Now — imagine you have exactly sixty-four days remaining to defend this thing you’ve chosen. That’s it. No more, no less.
Not sixty-four days until you can defend it — imagine these sixty-four days are the very last sixty-four chances you’ll ever have to defend this very just thing, or to defend against some terrible evil.
And you — your voice, your vote, and your dollar — are all that stands in the way.
How will you muster? How will you be heard? Who will you rally to your side? Which of your many skills will you put to the test, in these, the climactic moments, across these sixty-four days? These sixty-four days could be the sixty-four most impactful days of your life, if you take advantage of every single one.
Loss teaches you that you can’t stop time, or change the past, but you can always start now, and fight for the future. Time is our most important investment. Time has stakes. You have sixty-four days left. Imagine showing up for a scheduled battle and discovering that the other side had been strategizing, bringing together allies, and amassing their forces for the sixty-three days prior, and that the day’s result was more or less already decided?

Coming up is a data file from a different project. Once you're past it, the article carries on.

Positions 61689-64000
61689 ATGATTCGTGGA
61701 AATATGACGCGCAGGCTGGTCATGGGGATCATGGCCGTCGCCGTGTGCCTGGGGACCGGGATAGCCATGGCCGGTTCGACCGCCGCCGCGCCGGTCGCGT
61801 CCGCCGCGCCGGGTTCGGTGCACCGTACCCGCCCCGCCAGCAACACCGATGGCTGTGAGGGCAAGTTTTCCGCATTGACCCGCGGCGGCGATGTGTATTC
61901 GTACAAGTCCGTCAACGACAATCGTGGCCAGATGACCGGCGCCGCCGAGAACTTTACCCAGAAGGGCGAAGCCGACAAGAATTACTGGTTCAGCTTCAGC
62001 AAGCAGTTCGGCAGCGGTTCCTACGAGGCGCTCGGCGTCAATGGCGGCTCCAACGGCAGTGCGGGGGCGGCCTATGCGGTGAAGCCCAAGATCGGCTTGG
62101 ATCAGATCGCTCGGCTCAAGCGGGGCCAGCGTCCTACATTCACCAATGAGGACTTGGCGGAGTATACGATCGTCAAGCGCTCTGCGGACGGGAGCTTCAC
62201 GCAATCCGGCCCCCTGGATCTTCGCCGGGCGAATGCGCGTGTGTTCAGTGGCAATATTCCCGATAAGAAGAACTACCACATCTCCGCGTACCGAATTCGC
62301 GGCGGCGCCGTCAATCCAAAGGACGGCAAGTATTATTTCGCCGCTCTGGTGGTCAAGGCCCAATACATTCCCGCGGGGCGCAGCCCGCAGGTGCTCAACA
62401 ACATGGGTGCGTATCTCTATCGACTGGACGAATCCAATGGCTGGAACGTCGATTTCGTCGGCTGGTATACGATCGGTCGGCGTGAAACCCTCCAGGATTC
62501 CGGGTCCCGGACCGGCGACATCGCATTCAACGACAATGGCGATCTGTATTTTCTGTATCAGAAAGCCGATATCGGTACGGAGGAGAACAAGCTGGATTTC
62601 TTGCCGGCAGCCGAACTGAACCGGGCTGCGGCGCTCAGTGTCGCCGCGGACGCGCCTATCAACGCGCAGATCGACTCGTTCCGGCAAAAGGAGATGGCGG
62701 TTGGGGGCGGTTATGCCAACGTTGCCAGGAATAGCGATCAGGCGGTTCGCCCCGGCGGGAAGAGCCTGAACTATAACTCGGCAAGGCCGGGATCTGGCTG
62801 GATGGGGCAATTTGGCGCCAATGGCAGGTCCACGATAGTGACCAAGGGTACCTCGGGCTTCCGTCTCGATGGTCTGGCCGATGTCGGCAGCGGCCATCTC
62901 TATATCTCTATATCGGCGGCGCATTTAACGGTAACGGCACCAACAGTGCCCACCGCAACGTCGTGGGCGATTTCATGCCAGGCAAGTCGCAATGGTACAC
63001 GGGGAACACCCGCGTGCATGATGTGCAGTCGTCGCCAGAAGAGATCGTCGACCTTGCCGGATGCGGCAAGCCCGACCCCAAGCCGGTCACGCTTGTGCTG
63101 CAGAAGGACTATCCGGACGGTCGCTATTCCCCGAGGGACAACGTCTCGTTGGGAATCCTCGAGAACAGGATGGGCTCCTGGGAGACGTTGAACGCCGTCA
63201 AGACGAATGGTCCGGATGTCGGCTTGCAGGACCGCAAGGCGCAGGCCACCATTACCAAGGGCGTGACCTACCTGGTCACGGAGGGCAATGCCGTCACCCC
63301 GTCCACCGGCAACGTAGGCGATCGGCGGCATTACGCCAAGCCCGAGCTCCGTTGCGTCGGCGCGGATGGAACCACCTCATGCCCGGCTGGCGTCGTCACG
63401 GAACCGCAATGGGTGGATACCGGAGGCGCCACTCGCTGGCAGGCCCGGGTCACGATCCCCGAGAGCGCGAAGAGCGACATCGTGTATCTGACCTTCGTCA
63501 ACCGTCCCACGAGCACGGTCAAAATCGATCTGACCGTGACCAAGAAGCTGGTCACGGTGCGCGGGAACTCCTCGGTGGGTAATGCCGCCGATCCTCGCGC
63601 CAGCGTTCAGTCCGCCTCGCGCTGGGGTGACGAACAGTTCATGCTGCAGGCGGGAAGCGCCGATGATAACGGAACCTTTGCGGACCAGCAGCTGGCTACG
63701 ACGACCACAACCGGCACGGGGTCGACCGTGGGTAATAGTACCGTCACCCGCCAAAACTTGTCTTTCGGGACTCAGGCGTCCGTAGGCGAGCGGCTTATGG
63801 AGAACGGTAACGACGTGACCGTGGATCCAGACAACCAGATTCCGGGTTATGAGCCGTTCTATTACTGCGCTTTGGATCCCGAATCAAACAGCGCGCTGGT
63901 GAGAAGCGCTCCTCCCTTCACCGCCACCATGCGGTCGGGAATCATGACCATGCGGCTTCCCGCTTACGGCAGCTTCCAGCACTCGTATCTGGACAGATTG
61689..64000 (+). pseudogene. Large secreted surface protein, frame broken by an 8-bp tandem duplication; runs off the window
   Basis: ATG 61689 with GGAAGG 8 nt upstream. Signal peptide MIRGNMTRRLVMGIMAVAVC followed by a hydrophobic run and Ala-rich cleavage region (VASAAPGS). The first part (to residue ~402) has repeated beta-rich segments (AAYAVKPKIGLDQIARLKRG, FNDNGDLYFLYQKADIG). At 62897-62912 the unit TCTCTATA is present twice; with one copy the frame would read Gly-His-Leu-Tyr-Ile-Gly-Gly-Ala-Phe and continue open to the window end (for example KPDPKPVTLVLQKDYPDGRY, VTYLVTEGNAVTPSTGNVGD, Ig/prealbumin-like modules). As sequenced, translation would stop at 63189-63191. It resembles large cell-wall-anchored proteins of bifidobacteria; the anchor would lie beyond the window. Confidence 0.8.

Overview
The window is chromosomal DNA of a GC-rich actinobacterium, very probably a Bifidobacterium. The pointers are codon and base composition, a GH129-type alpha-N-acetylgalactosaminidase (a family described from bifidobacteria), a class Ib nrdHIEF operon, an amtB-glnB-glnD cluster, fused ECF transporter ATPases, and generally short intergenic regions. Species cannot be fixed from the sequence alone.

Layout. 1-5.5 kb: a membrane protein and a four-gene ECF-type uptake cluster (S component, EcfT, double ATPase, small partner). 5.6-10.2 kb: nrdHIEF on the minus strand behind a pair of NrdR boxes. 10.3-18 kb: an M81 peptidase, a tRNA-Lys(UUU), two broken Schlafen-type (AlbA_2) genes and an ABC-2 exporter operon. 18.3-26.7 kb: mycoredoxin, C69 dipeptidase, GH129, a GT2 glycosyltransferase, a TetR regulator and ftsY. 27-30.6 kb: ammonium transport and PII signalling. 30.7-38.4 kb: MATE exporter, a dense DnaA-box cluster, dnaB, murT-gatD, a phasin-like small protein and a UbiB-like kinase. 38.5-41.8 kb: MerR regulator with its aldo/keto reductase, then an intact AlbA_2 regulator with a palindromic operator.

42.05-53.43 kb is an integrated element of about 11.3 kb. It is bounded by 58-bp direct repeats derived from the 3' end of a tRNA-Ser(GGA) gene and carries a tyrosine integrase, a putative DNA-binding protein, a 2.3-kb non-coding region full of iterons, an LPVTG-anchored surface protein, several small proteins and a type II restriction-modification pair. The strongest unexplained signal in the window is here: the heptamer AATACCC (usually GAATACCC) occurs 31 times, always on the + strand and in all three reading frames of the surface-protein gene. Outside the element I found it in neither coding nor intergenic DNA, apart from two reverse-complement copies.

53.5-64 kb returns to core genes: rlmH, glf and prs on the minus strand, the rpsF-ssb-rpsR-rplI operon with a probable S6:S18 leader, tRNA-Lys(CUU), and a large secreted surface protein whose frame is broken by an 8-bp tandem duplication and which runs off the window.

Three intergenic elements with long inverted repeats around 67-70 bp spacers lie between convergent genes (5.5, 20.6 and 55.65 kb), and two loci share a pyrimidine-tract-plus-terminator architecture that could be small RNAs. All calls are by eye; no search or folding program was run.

Democrats, liberals, lefties — whatever you want to call them — have spent decades defending their intention to do what is right, for the people, by insisting that incremental progress is still progress. That progress takes time. We cannot stand on that pedestal any longer. We cannot depend on hope. We must do what is necessary, and what is necessary, now, is to do everything we can possibly do. And so I ask you: what do you have to offer, right now? What will you fight for?
Clean air. Clean water. Affordable water. Black lives. Coral reefs. Clean jobs. Industry leadership. Schoos. Immigration. Sea level rise. Guns. Reproductive rights. Statehood. Civil rights. Wages. Childcare. Healthcare. Affordable nutritious food.
I’m asking you to pick the issue that is most important to you, personally, but if your issue is anything from the list above, or related, you are probably choosing to fight for the public good.
Grab hold of time. Do this thing. Fight this fight for sixty-four days, and one day, with luck and steadfastness, you will measure your life, and find that these days mattered immensely...because you acted as though they should.